quaker fencer

kathz isn't quite my name. I may be a Quaker. If I'm a fencer I'm a bad one and I don't do sabre. If I'm a Quaker I'm a bad one - but you've worked that out already. Read on. Comment if you like. Don't expect a reply.

Location: United Kingdom

Thursday, September 06, 2007

Watch your opponent's back

There were two new epeeists among the fencers.

We'd reassembled, early and eager, for the first Wednesday night session of the autumn. It was hot - something called "summer" seemed to have arrived again, and after too much rest, wine and food my breeches seemed to have shrunk. Some fencers sat on the floor, talking, while others lurked near the pistes, waiting their chance of a bout. The first arrivals were already clashing blades.

I got talking to one of the new epeeists. He usually goes to another club and hasn't been fencing that long - only a year more than me. He wasn't young either, though he looked like someone careful of his fitness. When he suggested a bout, I was delighted.

He'd been standing with his back to the wall. I hadn't thought to inspect his jacket. But, as he moved to fix his bodywire to the box, I read the back. His stencilled surname was followed by the three letters "GBR". He wasn't just in better condition than me. This was a veteran with international experience. "Oh dear," I said - or something like that.

In fact, he was fun to fence. He was better and faster than me but I remembered the advice I'd been given at one-hit epee. This was a stylish fencer who used lots of flourishes. As he did his second, elegant circular parry I could at least try to score a hit. I didn't score many but there were one or two - and one, I'm glad to report came as my opponent advanced. Angled my blade swiftly for once, I scored a hit on his back.

Of course today I'm tired and bruised. Of course my fencing was slow and my accuracy erratic. But I scored some hits that pleased me. Today I've been smiling a lot. Life is better if you face it with a sword in your hand.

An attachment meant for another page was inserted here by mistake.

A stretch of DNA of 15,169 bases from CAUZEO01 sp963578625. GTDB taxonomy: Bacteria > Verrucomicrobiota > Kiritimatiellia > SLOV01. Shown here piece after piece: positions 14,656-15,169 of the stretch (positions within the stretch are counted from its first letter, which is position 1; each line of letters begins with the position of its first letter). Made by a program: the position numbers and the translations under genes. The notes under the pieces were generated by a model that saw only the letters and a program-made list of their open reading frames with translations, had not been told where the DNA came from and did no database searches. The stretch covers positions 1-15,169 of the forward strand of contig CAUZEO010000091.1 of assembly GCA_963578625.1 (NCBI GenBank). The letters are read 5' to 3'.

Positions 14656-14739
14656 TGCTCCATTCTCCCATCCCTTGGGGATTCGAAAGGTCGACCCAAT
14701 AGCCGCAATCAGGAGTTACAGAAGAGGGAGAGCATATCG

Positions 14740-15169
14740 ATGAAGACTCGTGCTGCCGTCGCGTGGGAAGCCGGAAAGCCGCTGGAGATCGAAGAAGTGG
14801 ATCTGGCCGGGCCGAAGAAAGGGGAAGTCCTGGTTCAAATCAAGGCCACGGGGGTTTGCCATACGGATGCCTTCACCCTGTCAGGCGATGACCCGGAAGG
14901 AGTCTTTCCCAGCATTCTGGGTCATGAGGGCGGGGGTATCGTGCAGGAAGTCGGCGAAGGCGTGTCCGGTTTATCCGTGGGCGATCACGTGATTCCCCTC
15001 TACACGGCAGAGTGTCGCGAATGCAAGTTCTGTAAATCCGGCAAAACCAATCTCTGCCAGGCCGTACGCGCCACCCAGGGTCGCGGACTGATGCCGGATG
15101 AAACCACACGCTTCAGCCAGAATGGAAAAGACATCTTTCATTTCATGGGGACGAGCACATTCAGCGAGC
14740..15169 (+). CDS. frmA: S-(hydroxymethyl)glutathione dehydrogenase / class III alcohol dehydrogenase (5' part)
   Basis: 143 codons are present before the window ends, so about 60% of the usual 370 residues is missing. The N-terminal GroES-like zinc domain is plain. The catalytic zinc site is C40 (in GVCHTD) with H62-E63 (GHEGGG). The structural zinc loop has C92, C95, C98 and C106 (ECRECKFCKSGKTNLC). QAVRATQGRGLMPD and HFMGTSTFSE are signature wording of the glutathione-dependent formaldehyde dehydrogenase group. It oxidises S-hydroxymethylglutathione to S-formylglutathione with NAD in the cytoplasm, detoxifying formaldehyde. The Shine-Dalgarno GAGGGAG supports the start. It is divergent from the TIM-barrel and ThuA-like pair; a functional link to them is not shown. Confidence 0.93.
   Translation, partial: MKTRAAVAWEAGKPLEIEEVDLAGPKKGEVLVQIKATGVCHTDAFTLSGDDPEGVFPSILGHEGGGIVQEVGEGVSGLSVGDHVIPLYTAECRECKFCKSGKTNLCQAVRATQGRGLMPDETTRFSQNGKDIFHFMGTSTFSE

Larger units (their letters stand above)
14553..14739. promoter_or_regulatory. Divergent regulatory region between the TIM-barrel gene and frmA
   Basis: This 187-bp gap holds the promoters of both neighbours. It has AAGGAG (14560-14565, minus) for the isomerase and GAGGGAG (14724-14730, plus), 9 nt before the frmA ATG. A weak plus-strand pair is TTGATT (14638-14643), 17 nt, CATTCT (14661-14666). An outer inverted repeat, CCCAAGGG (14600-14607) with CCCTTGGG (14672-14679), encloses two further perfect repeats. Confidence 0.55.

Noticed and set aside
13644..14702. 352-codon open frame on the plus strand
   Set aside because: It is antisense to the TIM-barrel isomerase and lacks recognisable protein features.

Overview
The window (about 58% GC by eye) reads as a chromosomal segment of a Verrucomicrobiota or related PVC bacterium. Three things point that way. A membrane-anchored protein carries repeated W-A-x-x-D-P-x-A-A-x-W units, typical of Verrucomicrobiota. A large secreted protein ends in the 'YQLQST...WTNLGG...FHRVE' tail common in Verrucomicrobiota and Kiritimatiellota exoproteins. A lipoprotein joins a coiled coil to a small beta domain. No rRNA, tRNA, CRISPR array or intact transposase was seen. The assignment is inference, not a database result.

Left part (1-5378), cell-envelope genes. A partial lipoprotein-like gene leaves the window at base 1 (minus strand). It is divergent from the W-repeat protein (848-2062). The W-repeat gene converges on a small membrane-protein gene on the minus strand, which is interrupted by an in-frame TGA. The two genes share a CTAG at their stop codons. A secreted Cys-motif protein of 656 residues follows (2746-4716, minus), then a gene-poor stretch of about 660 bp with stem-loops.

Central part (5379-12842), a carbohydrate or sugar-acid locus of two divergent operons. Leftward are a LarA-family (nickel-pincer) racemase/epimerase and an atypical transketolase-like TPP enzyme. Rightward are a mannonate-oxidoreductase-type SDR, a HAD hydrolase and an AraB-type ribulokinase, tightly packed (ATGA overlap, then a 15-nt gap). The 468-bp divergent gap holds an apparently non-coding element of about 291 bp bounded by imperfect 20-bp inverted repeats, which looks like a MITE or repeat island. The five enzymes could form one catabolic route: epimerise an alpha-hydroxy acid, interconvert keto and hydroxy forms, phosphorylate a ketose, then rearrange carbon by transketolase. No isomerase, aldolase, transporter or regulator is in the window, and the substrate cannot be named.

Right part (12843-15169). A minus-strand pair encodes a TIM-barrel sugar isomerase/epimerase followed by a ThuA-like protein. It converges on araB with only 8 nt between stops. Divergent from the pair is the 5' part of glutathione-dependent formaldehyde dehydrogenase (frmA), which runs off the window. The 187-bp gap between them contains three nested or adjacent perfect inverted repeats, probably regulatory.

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Blogger Elizabeth McClung said...

Wow, great to hear you happy back fencing. I really, really wish I could see you fence epee since I have never gotten a back hit except on someone who was running away from me (usually with me screaming at them). How do you aim for it? Slide between the legs?

Also when I got to "elegant circular parry" I went back to make sure this was epee. Now that I think back I guess there were a few of those, it is just around here people who like making fancy blade work are the people everyone tends to feint and then fleche to thier head. Which I guess is sort of negative reinforcement for getting to involved in bladework.

I agree - life is better with a sword.

Have you seen the french film marketed with the english title "On Guard" (le Bossu in french) about the rogue who lives in a fencing salon, defends a nobleman, learns his secret fencing move "The Nevers' attack", saves his baby girl when the evil nephew kills everyone and raises her to take back her inheritance - a couple years old and lots of blade work - I saw it this summer and thought of you.


10:30 pm  
Blogger kathz said...

I love Le Bossu (the remake with Dabiel Auteuil - I'm trying to get hold of the original with Jean Marais).

The back hit was only just a back hit and the very first time I've got one. It took me by surprise but I went over his right elbow and angled down - was very surprised to get my hit in before his. We have a coach who keep saying that angulation is the key to epee.

The circular parry was small, neat and very fast - and quite hard to get past. Later he started picking up my blade with it and I was hopelessly stuck.

I've been ever so tired since fencing but it's a good tiredness.

I remain the weakest epeeist in the club but sometimes I get a hit that pleases me, and it all feels worthwhile. But remember I'm slow and lumbering - it's just that once in a while I do something that takes my opponent by surprise or am a bit more accurate than usual.

4:58 am  
Anonymous brianH said...

Congratulations on your (even if modest) success at epee! It's those surprisingly successful moves that keep bringing us back to the salle. It's probably like the golfer who gets a great tee shot towards the end of a mediocre round who is thus inspired to stay with the game, rather than tossing his clubs into the trashcan. I know I've quit fencing a hundred times after disappointing bouts, but keep coming back (for nearly 30 years now). Sometimes it is command of distance, or superior timing, or technical prowess, but I am faster than no one any more. Have you heard the saying, "Old age and treachery beats youth and vigor"? We have to make that come true.


9:29 pm  
Anonymous Jim said...

I am proud of you Kathz. Next time , just get one more touch than the last bout.

I understand. It sometimes seems that fencing is living. Everything else is just waiting.

3:49 am  

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